TL: I was in a group chat with a bunch of my friends who were on the team at school. They found out just like me by watching it. They gave me a text message as a group, and everybody in that group said something. I’m happy that they were able to experience it like I was. The thing that shocked me was that Toronto didn’t call me until about 5-10 minutes after, and my phone was getting so many text messages and phone calls that it actually froze when they called. I had to call him back.

SD: When looking at the history of the Ithaca College baseball program and seeing the guys like Coach Valesente or your former teammate Tucker Healy get drafted into the MLB, what kind of influence or inspiration have they given you to get your game to the point where you have the opportunity to play professional baseball?

TL: I talk to them every day — not just up to the draft, but during the season. They were always able to give me guidance and help when I needed it. They were great the whole year, not just now. They were both shocked that I went that early, but they were both thrilled for me.

SD: Were you hoping you were going to be taken in the first day or first 10 rounds?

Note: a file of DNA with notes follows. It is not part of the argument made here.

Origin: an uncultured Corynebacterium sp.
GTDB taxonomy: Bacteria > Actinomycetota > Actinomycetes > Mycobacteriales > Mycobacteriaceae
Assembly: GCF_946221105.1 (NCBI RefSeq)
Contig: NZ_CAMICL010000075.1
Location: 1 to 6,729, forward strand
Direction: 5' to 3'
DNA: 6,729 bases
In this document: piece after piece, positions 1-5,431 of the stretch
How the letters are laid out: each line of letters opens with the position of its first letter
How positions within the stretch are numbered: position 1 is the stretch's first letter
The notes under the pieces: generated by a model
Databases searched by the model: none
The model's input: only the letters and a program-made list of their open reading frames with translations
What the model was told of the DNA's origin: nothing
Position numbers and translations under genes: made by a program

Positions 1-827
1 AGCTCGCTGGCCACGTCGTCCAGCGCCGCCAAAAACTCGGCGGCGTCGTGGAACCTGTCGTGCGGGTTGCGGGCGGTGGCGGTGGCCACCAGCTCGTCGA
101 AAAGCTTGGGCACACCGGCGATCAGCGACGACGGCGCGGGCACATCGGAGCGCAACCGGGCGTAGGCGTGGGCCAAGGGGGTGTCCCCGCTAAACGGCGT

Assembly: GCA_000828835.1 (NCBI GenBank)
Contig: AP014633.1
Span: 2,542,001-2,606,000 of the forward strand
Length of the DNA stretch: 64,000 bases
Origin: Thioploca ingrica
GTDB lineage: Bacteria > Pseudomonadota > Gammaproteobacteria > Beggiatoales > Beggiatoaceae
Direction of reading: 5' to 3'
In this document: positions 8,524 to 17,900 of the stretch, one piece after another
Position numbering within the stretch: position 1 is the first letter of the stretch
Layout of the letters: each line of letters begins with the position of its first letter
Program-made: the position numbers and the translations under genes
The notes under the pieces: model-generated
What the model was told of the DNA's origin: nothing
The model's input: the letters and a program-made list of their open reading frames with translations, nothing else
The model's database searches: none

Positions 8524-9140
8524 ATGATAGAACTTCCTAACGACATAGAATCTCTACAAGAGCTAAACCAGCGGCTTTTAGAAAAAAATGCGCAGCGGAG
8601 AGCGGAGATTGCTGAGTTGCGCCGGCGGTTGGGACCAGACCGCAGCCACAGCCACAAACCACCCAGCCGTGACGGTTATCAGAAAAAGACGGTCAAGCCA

TL: To tell you the truth, I got a call from a scout where I expected to go. Just from the experience of Tucker Healy getting drafted 25th round, I thought the mid-20s was where I was going to go. That was what my expectation was, so I was absolutely shocked that I went that early.

SD: What is the image that comes to mind when you envision yourself playing pro ball?

TL: Honestly, I think it’s still surreal right now. I’ve been on a plane all alone, and I haven’t done anything like this before. It really hasn’t caught my attention yet, and I’m still sort of living the dream and can’t believe it.

SD: Did you ever play any sports or picture taking any other sport past the college level other than baseball?

TL: Other than baseball, I played football and basketball when I was younger, just Pop Warner Football. In high school I just played the local league. I was good, but I wasn’t better than everybody else. There were times in the backyard shooting baskets where I thought I’d be Michael Jordan, but in reality, I knew I wouldn’t go pro in basketball or football.